to emancipation? Philosophy and
Mediterranean cities: borrowings and
traces and A picture is worth
a thousand words.
Created in May 2008, Terrafemina
is an association created under the
1901 Act whose mission is to organize
and support events devoted to women
in the Mediterranean so that they can
exchange their experiences and their
common challenges.
For more information please contact:
The Human Security, Democracy and
Philosophy Section of unesco,
Philosophy&human-sciences@unesco.org,
tel.: +33 1 45 68 45 52

Philosophy, poetics,
aesthetics and music
An international symposium on
Renaissance of tragedy, poetics,
philosophy, aesthetics, music, brought
together for the first time from
17 to 19 September 2009 in Paris
(France), philosophers, Hellenists,
Latinists, neo-Latinists, philologists,
art historians, etc.
Organized by the University of the
Sorbonne, the Universit degli Studi
Federico II of Naples (Italy) and the
cnrs, with support of the Sector for
Social and Human Sciences of unesco,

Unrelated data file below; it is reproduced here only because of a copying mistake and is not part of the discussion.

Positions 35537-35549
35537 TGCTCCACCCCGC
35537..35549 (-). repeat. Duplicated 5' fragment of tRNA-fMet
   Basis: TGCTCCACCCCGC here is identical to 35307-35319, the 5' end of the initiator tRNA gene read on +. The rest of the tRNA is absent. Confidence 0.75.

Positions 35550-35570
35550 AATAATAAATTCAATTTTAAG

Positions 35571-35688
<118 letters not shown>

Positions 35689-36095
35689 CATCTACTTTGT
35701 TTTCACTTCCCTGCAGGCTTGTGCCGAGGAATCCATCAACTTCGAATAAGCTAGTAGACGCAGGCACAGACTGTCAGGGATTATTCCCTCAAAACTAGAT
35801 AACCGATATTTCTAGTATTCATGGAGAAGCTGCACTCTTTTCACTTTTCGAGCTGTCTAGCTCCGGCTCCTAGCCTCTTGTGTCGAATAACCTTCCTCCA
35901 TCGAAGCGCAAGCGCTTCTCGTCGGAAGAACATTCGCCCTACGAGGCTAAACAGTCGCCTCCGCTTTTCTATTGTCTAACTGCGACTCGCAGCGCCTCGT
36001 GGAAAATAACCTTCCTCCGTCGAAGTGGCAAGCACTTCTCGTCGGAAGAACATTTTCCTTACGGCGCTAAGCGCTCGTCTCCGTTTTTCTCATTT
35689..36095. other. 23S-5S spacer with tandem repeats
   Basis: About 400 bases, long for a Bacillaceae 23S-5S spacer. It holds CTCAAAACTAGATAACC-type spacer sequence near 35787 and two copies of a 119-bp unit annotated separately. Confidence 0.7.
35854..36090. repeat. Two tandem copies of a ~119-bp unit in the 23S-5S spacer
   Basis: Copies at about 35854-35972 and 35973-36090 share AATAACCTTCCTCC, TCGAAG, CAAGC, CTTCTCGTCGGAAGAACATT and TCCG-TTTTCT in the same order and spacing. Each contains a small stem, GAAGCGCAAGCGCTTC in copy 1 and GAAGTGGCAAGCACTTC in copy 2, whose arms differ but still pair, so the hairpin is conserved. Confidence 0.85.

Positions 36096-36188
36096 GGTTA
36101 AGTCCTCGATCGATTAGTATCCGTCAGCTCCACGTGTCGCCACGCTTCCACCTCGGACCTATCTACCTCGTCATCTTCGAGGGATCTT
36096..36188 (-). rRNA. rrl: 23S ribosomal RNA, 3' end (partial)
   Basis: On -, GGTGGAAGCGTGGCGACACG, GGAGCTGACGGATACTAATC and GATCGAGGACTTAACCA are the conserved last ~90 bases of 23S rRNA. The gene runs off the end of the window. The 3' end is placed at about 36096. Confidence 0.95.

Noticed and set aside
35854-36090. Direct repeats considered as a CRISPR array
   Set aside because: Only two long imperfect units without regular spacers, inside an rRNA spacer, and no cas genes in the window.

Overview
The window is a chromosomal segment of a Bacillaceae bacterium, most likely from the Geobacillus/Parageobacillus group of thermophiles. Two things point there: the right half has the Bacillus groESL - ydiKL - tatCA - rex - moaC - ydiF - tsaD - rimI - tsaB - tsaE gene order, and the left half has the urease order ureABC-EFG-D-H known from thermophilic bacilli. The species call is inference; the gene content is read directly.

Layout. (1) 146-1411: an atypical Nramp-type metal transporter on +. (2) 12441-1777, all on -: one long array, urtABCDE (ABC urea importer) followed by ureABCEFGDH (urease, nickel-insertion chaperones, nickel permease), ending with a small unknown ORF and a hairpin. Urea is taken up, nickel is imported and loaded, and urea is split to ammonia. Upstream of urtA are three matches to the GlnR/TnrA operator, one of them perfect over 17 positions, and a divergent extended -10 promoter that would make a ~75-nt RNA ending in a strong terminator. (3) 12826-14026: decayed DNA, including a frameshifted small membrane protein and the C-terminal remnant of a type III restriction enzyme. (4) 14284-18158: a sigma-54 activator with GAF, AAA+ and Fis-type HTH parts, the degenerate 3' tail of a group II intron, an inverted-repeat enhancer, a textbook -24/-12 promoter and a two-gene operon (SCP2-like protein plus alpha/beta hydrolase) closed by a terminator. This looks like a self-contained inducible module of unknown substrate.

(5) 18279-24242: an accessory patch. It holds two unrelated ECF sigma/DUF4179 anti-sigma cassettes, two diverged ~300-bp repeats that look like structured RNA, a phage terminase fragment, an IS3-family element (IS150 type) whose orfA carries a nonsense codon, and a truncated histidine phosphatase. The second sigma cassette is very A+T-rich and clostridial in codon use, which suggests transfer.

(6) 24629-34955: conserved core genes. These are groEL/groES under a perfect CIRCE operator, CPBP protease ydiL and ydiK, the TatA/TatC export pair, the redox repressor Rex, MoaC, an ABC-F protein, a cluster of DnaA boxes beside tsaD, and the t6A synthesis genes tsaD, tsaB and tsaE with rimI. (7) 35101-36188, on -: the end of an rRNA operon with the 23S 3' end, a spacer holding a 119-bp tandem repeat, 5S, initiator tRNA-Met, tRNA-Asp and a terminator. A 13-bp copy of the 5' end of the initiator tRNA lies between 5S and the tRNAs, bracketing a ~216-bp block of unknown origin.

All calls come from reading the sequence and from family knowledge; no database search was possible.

this meeting served to explain a littlestudied subject in an interdisciplinary
and trans-historical manner.
See the detailed programme:
www.unesco.org/shs/philosophy

CELEBRATION

A Philosophy Day for dialogue


between cultures
The Russian Federation will host,
from 16 to 19 November 2009,
the international part of the World
Philosophy Day. Many events will
also be held at unesco Headquarters
in Paris, and in most Member States
of the Organization.
Prior to 2010, proclaimed International Year of
Rapprochement of Cultures by the General Assembly
of the United Nations, the Russian Federation will
host, from 16 to 19 November 2009, the international
part of the World Philosophy Day, the theme of
which is Philosophy and the Dialogue of Cultures.
Various philosophers from all regions of the world
will lead the roundtable discussions that provide the
framework for this celebration, and will focus particularly on how philosophy can be a bridge between
different cultures, civilizations and traditions of
thought.
Far from playing a passive role, unesco Headquarters,
in Paris (France), will also celebrate the World Philosophy
Day with several events.
On 10 November, in Room IV, the book Les philosophies dailleurs, edited by Roger Pol Droit will be
presented. This broad multi-lingual philosophical
anthology which can be used by beginners will be
an opportunity to discuss the vital importance of
basic philosophical texts of the great Indian,
Chinese, Tibetan, Jewish, Arabic, Persian or Egyptian
civilizations.
On 12 November a symposium organized by the
International Council for Philosophy and Humanistic
Studies (icphs) and the Transcultura network will be
held in the same room, on the theme What is in